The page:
From Indigenous Climate Action (ICA): We are looking for someone who is ambitious, personable and passionately committed to true Indigenous Climate Justice to serve as its Research Manager. Work from home, priority to Indigenous people who live in so-called Canada. https://www.indigenousclimateaction.com/careers
Decolonizing Climate Policy Researcher
From Indigenous Climate Action (ICA): We are looking for someone who is ambitious, personable and passionately committed to true Indigenous Climate Justice to serve as its Decolonizing Climate Policy Researcher. Work from home, priority to Indigenous people who live in so-called Canada. https://www.indigenousclimateaction.com/careers
Youth Engagement Coordinator
From Indigenous Climate Action (ICA): We are looking for someone with passion, who enjoys working on a team, setting precedents, and is committed to true Indigenous Climate Justice to serve as its Youth Engagement Coordinator. Work from home, priority to Indigenous people who live in so-called Canada. https://www.indigenousclimateaction.com/careers
Finance Assistant – By April 5th
From Indigenous Climate Action (ICA): We are looking for someone who is good with numbers and financial information, has meticulous attention to detail, enjoys working on a team, and is committed to Indigenous Climate Justice to serve as its Finance Assistant. Please submit your resume and a cover letter or any inquiries to email@example.com.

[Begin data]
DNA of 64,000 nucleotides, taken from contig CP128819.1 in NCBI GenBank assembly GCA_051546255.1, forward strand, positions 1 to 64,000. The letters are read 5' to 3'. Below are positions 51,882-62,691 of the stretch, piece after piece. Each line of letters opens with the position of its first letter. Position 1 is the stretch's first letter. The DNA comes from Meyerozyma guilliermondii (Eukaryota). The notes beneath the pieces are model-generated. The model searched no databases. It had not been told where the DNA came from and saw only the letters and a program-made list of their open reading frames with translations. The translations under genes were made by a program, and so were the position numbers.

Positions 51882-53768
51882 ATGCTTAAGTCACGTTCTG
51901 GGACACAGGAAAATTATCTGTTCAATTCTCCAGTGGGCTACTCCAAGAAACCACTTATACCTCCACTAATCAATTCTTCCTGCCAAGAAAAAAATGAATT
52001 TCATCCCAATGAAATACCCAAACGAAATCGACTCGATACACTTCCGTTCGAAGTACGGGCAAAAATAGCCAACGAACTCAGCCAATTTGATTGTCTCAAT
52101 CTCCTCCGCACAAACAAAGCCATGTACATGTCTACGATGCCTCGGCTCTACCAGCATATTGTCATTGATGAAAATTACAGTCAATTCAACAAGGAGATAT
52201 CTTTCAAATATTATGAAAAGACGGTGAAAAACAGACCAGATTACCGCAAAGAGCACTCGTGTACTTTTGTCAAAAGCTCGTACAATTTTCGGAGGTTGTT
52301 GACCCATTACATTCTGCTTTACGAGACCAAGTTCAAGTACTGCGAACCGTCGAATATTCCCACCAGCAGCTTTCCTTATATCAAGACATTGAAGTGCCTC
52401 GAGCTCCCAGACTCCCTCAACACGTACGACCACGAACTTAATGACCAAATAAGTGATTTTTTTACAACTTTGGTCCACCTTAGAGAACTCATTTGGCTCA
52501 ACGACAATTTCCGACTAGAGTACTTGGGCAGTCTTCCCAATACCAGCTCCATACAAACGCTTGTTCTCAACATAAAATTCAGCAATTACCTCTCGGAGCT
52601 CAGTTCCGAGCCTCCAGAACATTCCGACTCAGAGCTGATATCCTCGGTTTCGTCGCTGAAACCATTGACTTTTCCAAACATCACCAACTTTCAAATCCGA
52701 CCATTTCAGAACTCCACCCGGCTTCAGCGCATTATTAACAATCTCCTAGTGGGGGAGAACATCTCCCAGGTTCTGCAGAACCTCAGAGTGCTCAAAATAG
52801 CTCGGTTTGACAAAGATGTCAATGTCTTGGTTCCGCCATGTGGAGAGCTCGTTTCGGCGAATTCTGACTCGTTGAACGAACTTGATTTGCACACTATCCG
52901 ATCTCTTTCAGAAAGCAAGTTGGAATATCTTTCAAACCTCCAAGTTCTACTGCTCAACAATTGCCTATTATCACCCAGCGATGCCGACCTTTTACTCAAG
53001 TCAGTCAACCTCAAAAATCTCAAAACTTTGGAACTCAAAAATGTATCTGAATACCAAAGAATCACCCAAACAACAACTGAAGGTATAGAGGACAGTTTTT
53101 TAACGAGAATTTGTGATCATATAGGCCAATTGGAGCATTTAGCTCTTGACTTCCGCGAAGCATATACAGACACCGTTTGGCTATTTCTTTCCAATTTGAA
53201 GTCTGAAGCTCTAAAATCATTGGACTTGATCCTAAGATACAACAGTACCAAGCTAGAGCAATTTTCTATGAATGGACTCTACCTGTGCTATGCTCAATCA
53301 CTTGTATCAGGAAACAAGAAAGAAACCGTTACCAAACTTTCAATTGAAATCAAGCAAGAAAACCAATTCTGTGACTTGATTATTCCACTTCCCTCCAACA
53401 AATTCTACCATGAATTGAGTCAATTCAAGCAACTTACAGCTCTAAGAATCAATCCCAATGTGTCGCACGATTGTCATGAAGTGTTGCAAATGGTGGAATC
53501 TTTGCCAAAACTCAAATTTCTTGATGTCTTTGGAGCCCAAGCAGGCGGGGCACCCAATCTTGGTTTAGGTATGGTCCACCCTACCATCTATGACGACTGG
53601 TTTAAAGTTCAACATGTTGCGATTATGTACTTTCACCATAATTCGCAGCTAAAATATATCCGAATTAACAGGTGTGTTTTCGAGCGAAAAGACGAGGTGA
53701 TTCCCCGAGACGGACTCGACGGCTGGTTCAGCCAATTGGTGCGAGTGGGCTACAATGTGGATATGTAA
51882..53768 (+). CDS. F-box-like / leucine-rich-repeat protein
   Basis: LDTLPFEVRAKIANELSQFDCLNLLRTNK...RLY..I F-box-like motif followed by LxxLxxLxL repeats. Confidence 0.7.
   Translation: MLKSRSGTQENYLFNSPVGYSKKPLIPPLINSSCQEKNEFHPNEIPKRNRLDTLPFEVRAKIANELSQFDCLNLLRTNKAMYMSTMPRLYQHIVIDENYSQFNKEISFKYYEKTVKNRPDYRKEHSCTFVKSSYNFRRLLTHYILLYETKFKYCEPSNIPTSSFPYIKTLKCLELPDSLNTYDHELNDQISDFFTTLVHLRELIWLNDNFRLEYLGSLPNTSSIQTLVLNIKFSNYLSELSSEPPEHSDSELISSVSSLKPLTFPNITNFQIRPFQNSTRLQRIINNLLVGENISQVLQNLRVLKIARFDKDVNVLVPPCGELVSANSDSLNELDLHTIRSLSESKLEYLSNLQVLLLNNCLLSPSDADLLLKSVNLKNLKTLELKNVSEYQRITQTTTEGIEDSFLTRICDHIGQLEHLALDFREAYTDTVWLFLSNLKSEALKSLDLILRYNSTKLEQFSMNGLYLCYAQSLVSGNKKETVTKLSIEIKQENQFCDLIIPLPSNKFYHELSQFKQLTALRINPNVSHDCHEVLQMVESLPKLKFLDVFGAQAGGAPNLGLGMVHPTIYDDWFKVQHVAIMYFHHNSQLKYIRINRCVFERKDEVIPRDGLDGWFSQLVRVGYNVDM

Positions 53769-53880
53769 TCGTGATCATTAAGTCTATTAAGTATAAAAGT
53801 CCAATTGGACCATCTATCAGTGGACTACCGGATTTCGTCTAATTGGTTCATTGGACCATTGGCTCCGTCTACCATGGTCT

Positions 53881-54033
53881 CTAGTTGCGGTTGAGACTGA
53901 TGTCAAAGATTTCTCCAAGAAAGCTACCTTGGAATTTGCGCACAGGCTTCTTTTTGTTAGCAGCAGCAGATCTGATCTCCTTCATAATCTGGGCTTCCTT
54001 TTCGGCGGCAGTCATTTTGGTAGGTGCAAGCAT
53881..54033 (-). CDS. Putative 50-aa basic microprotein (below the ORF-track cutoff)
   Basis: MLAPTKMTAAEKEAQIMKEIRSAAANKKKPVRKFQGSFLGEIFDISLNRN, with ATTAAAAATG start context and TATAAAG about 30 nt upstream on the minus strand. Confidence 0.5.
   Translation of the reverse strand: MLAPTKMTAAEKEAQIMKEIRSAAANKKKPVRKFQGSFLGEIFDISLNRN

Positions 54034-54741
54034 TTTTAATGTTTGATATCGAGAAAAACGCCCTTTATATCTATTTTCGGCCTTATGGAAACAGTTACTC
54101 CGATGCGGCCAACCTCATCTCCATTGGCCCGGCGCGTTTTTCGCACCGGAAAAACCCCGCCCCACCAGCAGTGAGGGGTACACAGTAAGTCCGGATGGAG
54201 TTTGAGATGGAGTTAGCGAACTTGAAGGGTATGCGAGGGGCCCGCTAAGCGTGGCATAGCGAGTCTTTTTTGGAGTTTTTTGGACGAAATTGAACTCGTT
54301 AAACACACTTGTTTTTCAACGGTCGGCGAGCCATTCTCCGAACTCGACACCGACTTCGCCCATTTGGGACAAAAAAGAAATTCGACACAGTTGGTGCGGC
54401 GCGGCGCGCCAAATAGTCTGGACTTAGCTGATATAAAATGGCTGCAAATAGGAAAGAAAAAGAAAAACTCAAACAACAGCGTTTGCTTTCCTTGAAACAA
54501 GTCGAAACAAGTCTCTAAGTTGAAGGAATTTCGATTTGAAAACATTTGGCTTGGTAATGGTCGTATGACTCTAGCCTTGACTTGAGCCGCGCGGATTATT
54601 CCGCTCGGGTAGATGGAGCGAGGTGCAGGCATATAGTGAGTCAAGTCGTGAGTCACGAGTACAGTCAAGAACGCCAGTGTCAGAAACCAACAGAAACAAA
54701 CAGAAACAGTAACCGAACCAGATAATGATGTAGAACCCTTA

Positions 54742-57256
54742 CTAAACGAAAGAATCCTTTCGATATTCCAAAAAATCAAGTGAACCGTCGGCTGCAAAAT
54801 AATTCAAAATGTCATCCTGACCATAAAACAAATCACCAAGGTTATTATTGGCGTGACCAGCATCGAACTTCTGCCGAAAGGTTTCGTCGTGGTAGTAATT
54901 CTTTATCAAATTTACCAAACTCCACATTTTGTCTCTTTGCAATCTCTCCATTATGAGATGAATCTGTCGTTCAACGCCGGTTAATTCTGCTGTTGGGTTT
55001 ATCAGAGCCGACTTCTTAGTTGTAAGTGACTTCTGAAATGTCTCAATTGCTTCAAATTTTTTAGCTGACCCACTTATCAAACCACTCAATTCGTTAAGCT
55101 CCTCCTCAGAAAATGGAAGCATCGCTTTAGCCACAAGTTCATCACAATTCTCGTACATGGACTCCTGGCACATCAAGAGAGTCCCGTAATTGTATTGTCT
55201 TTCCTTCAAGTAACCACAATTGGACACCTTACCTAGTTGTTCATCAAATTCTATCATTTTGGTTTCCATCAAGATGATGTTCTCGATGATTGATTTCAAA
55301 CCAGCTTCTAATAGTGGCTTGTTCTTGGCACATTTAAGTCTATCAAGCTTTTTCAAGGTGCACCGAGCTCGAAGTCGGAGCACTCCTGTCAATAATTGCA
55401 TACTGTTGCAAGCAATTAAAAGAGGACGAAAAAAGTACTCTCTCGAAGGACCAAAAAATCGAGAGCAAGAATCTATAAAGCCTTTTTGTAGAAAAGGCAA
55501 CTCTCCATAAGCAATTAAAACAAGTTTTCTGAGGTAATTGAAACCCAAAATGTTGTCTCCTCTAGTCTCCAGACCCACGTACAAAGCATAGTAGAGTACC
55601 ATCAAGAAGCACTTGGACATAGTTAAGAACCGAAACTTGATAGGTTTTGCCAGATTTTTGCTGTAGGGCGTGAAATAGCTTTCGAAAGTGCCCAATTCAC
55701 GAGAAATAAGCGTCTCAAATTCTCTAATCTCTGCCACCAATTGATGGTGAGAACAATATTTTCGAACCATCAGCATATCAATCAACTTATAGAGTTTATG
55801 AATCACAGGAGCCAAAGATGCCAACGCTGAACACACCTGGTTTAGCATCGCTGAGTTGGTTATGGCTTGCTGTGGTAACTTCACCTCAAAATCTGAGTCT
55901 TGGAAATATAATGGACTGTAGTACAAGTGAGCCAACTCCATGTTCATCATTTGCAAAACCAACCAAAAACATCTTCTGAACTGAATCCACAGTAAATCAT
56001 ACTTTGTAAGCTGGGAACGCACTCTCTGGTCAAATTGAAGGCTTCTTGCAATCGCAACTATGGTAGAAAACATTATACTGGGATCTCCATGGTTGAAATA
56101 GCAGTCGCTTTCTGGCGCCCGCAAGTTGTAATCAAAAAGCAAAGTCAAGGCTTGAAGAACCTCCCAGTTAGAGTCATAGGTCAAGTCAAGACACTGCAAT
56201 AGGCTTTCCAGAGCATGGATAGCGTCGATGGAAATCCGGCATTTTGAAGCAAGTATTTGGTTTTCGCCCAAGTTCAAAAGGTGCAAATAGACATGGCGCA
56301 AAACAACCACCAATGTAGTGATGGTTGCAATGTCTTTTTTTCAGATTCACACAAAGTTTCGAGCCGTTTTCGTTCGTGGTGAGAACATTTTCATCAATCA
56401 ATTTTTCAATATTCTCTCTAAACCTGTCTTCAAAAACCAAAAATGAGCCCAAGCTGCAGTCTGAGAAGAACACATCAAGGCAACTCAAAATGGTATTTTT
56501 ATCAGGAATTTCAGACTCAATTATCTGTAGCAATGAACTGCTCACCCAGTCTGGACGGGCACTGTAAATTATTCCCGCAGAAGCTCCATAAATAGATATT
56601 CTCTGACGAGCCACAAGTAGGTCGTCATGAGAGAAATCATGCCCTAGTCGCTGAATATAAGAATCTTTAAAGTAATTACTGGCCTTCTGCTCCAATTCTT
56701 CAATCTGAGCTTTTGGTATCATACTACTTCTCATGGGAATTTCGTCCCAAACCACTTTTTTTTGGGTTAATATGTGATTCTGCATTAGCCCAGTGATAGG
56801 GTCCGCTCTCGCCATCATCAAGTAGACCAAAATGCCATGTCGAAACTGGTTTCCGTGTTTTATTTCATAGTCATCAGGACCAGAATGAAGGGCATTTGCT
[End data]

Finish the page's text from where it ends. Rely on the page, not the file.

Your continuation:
Riding Organizer: West Vancouver–Sunshine Coast–Sea to Sky Country NDP
From Avi Lewis: In 2021, the NDP surged in this coastal riding. Avi Lewis ran as a Green New Deal/Climate Justice NDP candidate, nearly doubling the percentage by winning 7,000 more votes than in 2019. The riding association is now hiring a Riding Organizer, who will be responsible for day-to-day voter identification, outreach and capacity-building for the next federal election. This is a 12-week renewable contract for 25 hours/week. The position cannot be done remotely – candidates need to be based in the riding of West Vancouver–Sunshine Coast–Sea to Sky Country, or at least in the city of Vancouver. https://drive.google.com/file/d/1ODrj8IU-f_zrVQuEZiyy4x7pRp6iltFo/view